If the individuals at the top level of an organisation aren’t committed to their own learning and development plans, the impact of development initiatives throughout the organisation will be weakened at every level, says Labour Solutions Australia’s Managing Director, Andrew Northcott.
“What I find, consistently, is that where an executive team themselves are committed to growth and development, both at an individual and a team level, there is a far greater commitment and therefore investment in development at other levels in the organisation,” he says.
“Where the executive team or an individual executive chooses not to be part of an ongoing development process, then often I find that commitment to development falls away in the vertical channel below that person.
“Whether it is the CEO/MD, the executive teams themselves, or any level that falls below them, there really shouldn’t be an exception.”
“You’re never too far gone in business to stop growing and developing yourself, and if you’ve got a commitment to personal growth and development of a personal nature, then you’re going to create a fantastic example within your area of the business for ongoing growth and development,” he says.
Empower, don’t impose
“Senior leaders are responsible for managing the performance of the wider business, and should therefore be held accountable for the provision of the opportunity to learn and develop,” Northcott says.
The starting point for development plans should be a “commitment to competency” that ensures individuals are capable of doing their job.
As much as possible, areas of focus beyond core competencies should be identified by the employees themselves, then supported by the manager and executive levels. And as a general rule, overly prescriptive development plans initiated solely by managers, and plans that focus on just hard or just soft skills, should be avoided.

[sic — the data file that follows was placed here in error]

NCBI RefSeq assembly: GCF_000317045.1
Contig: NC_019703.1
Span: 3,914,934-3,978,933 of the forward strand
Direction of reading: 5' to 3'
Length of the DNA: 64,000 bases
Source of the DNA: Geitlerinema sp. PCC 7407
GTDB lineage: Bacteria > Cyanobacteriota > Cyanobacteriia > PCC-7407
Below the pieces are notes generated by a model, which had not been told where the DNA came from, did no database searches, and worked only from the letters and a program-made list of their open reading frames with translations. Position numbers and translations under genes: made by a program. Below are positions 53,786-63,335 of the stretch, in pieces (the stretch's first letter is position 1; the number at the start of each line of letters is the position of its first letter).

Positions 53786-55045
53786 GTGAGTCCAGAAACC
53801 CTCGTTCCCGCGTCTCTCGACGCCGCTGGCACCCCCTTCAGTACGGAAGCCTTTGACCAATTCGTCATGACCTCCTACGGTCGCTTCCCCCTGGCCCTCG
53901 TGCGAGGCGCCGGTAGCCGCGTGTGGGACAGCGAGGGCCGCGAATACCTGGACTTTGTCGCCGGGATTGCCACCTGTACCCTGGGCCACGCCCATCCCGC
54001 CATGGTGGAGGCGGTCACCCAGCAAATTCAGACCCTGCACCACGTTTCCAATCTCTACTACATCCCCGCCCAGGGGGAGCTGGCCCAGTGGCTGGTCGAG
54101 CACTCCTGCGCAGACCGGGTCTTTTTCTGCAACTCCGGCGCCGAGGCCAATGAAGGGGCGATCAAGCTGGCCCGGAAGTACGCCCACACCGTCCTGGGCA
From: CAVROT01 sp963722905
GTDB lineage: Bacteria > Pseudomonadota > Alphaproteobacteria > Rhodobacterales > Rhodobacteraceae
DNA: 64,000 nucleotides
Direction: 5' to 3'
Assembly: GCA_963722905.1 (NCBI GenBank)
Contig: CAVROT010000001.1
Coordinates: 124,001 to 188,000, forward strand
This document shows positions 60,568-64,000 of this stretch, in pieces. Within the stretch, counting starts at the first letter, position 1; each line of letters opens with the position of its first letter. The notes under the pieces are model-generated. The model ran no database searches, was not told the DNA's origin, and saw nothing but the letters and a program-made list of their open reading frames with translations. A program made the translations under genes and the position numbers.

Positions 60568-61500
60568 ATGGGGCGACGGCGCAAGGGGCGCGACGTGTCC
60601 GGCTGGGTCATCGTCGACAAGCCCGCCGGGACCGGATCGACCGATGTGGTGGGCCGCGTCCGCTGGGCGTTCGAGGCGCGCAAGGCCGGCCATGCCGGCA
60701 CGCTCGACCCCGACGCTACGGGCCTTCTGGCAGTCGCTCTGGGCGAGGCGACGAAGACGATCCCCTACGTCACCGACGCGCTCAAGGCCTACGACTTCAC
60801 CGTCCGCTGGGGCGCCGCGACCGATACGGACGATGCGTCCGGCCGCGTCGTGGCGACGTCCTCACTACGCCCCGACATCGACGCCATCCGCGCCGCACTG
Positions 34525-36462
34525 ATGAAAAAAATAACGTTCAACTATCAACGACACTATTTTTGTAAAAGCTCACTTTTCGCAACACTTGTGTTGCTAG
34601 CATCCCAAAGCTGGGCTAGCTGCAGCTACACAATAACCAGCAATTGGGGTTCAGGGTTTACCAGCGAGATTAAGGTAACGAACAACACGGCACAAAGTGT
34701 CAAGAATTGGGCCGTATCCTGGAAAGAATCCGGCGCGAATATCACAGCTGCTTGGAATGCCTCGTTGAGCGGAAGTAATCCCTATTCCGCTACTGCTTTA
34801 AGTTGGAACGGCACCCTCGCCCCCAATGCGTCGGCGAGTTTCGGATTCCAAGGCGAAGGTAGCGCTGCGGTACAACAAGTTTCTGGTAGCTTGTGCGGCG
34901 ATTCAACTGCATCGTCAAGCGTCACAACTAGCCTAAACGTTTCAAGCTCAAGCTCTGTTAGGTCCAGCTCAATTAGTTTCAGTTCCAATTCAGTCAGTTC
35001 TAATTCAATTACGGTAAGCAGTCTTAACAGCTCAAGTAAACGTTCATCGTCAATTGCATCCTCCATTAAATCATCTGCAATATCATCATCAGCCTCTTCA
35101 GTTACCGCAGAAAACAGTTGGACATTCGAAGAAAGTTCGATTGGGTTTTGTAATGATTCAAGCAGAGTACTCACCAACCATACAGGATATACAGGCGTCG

If a leader does notice an area that needs development – for example, the way an employee is communicating with colleagues – they should explain the behaviour and its impact to the individual, then give them the opportunity to act, rather than enforce a solution.
To empower an employee by building awareness of an issue and the solutions available, and letting them determine the next step, is “far more powerful” than a prescriptive approach, he says.
It’s also important to avoid the trap of thinking development and growth should necessarily lead to managerial positions, Northcott says. This mentality could condemn highly capable technical experts to “a pathway to failure and unhappiness”.
Individual input is important, but there must always be a business case for the plan, Northcott adds.
“It has to be an investment that relates either to the job the individual is doing now, the job they’re going to be developed into, or something aligned to their career advancement that is going to either act as a retention strategy or benefit the business in the future.
“Development plans need to be focused on the short, the medium and potentially the long-term growth of the individual, and may even consider identifying development opportunities that exist beyond the current employer,” he adds.
“To help an individual to form a pathway of learning that has a career lens associated with it rather than just a job lens is very empowering for people.”
Apply it back to the workplace
A clear development plan, informed by an individual’s needs and requests, should always include a mechanism – such as regular coaching and support – to ensure that what they learn can be applied back to the workplace, Northcott says.
Without a mechanism of applied learning, “it’s just investing in something that’s interesting but not necessarily beneficial to the organisation”.
There should also be a feedback mechanism that shows how the investment is impacting the work environment.
If the investment is not generating a noticeable return and the system needs work, there may be a temptation to stop investing to save money, but in the long term this will do more harm than good, he warns.
HR are partners, not providers
HR are “significant partners” in the provision of learning solutions, and need to build awareness of learning needs within the business, but they should not be the sole deliverers of development, or those who actually develop the plans, Northcott says.
“The role of HR and L&D in particular has to be around that identification of needs, the sourcing of appropriate solutions, and then the supporting of managers throughout the business to help their teams go through the development they need.
“Far too often organisations think that because they’ve got an L&D department, that department has to be the solution to all development needs within the business, and it’s just not possible nor fair.”
L&D functions should be involved in the “internal consultative approach to the needs identification”, but after that they should step back and have more of a “vendor relationship” with managers, providing them with talent to support development requirements and ensuring it is effective.